Paving the way for New Labour
By Matt Cooper (2013)
Cinema documentary has undergone a renaissance in recent years, with fine examples exploring subjects as diverse as sushi in Jiro Dreams of Sushi (2011) and death squads in 1960s Indonesia in The Act of Killing (2012).
Nonetheless, a film about the semi-Marxist cultural theorist Stuart Hall is unexpected. Hall was born in Jamaica in 1932, went to Oxford as a Rhodes Scholar in 1952 and was the founding editor of New Left Review (NLR) in 1960. This was a journal which explicitly adopted a “third way” approach between Soviet Communism and social democracy, but was ambivalent about the working class and its revolutionary potential.
After resigning as editor of NLR in 1962, Hall became a leading radical academic joining the Centre for Contemporary Cultural Studies at Birmingham University in 1964 and becoming its director from 1968 to 1979. Cultural studies grew out of the New Left interest in the culture of the working class, which had largely been ignored by academia, and was part of a rise in a form of academic radicalism that mixed some real insights in an overly abstract and obtuse theoretical carapace and, like the New Left, often had little relationship with real struggles.
The last phase of Hall’s career commenced after 1979, when, despite his earlier rejection of both Stalinism and social democracy, he was one of the key theorists of bringing the two together. Through the pages of Marxism Today (the journal of the right wing of the Communist Party), and his own books, Hall argued that Labour needed to form a new progressive alliance in tune with “new times” where the organised working class was a diminishing force.
The problem with Akomfrah’s film is that it fails to address the development of Hall’s thought. It is strongest on his part in the formation of the New Left, and here hints at the weakness of this approach. While Hall’s co-thinkers were well established in Oxford and London, he reports that he was perplexed by an early encounter with the northern working class in Halifax. Like much else in the film, which is straitjacketed by its choice to use only the words from radio and TV appearances by Hall, this is left undeveloped.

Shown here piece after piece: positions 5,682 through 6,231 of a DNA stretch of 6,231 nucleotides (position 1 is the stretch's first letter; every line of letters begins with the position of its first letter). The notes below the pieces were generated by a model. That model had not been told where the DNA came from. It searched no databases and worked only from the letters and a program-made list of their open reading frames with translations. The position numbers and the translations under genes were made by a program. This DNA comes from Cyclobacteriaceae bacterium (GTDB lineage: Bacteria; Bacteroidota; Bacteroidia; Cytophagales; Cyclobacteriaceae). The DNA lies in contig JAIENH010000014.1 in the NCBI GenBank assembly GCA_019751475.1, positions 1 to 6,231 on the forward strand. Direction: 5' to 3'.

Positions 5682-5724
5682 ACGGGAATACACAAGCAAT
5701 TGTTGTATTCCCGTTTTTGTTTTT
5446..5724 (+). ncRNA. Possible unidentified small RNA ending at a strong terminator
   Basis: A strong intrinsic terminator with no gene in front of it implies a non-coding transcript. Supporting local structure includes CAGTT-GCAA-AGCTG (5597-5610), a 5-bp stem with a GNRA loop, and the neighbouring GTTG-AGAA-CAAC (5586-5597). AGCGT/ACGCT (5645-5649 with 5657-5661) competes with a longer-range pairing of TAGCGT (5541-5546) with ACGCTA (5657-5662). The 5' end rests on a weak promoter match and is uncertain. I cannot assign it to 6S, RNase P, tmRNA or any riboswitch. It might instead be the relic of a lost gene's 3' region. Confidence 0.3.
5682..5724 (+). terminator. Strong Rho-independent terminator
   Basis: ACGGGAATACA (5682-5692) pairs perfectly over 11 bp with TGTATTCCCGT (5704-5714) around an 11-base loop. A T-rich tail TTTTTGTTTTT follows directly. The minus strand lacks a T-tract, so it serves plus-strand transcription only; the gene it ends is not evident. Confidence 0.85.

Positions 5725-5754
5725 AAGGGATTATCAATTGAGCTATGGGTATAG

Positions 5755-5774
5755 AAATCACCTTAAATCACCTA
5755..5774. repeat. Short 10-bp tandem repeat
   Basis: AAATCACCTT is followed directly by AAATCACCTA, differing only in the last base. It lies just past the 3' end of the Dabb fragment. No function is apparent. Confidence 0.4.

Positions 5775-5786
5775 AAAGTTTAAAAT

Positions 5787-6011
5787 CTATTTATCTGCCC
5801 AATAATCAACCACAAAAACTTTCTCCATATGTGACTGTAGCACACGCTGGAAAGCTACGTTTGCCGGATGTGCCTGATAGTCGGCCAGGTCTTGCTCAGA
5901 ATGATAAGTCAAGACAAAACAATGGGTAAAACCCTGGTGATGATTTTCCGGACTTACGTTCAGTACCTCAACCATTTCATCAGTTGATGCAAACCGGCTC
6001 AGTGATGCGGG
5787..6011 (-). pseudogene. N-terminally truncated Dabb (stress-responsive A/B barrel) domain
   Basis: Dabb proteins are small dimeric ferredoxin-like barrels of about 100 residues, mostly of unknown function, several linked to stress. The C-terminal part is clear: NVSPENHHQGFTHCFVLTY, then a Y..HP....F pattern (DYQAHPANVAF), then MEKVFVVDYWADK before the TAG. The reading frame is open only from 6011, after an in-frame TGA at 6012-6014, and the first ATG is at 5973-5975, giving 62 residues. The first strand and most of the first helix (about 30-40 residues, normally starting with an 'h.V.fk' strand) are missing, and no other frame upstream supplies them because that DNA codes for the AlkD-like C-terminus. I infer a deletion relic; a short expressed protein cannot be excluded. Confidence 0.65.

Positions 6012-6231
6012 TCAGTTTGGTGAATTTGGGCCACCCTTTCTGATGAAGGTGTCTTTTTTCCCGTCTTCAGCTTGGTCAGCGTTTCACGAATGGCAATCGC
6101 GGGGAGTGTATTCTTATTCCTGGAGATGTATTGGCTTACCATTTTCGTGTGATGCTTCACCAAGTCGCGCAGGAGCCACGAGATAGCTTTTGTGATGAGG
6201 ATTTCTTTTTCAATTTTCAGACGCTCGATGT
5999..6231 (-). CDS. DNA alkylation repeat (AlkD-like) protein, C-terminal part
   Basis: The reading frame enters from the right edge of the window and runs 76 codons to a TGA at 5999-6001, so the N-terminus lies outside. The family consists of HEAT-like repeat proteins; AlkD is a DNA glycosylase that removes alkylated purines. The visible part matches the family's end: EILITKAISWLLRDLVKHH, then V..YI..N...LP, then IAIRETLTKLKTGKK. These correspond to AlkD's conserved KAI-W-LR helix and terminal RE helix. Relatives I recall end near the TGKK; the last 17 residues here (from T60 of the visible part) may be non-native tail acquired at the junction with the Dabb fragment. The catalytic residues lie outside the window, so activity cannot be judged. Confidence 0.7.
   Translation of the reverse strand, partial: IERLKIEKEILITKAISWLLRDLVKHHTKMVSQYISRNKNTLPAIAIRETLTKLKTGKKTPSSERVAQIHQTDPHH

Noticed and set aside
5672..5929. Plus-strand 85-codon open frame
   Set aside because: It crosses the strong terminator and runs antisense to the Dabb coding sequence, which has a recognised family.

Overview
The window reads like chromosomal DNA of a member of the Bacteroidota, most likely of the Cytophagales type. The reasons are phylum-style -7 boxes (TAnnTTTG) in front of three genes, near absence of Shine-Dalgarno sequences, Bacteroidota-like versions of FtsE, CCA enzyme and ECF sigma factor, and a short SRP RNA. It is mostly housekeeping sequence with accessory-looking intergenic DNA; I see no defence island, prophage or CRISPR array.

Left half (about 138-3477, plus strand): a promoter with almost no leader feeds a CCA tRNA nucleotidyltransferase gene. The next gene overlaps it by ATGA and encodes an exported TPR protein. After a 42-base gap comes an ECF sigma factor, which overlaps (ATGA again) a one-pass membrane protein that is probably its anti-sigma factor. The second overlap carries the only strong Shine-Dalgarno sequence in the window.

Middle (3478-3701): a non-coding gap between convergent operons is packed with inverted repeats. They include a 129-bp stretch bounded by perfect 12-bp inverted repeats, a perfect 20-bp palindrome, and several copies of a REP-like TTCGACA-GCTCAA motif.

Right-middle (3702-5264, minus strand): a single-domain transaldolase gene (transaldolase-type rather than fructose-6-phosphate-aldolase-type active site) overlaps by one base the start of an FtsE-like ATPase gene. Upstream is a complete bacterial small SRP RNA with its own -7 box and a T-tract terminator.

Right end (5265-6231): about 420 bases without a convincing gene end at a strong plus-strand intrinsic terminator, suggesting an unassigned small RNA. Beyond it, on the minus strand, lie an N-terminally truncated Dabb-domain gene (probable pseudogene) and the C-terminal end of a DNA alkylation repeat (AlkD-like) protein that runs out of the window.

Similarly, the film moves briefly over Hall’s work in the 1970s and fails to communicate what was specific about Hall’s understanding of culture — particularly his work on the moral panic over mugging in Policing the Crisis (1978).
Worst of all, the film entirely misses out Hall’s analysis of Thatcherism in the 1980s and his increasingly pessimistic response about how the left should respond to it.
Strangely, the film includes a clip of the 1984-1985 miners’ strike, but there is no reference to any words from Hall to accompany it. Hall, while clearly sympathetic to the strike, thought it the doomed expression of class struggle that could no longer win. Without any clear sense of transforming society, Hall looked only to create a new more progressive ideology removed from such outdated class struggle. Unwittingly, he was preparing the ground for New Labour (which was more enthusiastically supported by many of his Marxism Today collaborators).
Without much grasp of Hall’s place in the movement away from class politics from the 1960s to the 1980s, The Stuart Hall Project ends up with a fragmented kaleidoscope of images without any clear narrative.
It neither does justice to Hall’s ideas nor shows any critical understanding of them.
“Post Fordism”: collapsing into the present
By Martin Thomas (1989)
Capitalism has changed and is changing. Vast new areas in the Third World have industrialised. The introduction of small, cheap, flexible computers is revolutionising finance, administration, retailing, manufacturing. The majority of the workforce in many capitalist countries is now “white-collar” – but white-collar work is becoming more industrial.
Dozens of other shifts and changes are underway. Which of them are basic? How are they connected? What implications do they have for socialists?
Into this debate has marched the Communist Party’s magazine “Marxism Today”, bearing a banner with a strange device – “post-Fordism”. “At the heart of New Times”, they write, “is the shift from the old mass-production Fordist economy to a new, more flexible, post” Fordist order based on computers, information technology and robotics” (Marxism Today, October 1988). These New Times call for a new politics: in place of the old class struggle, diverse alliances.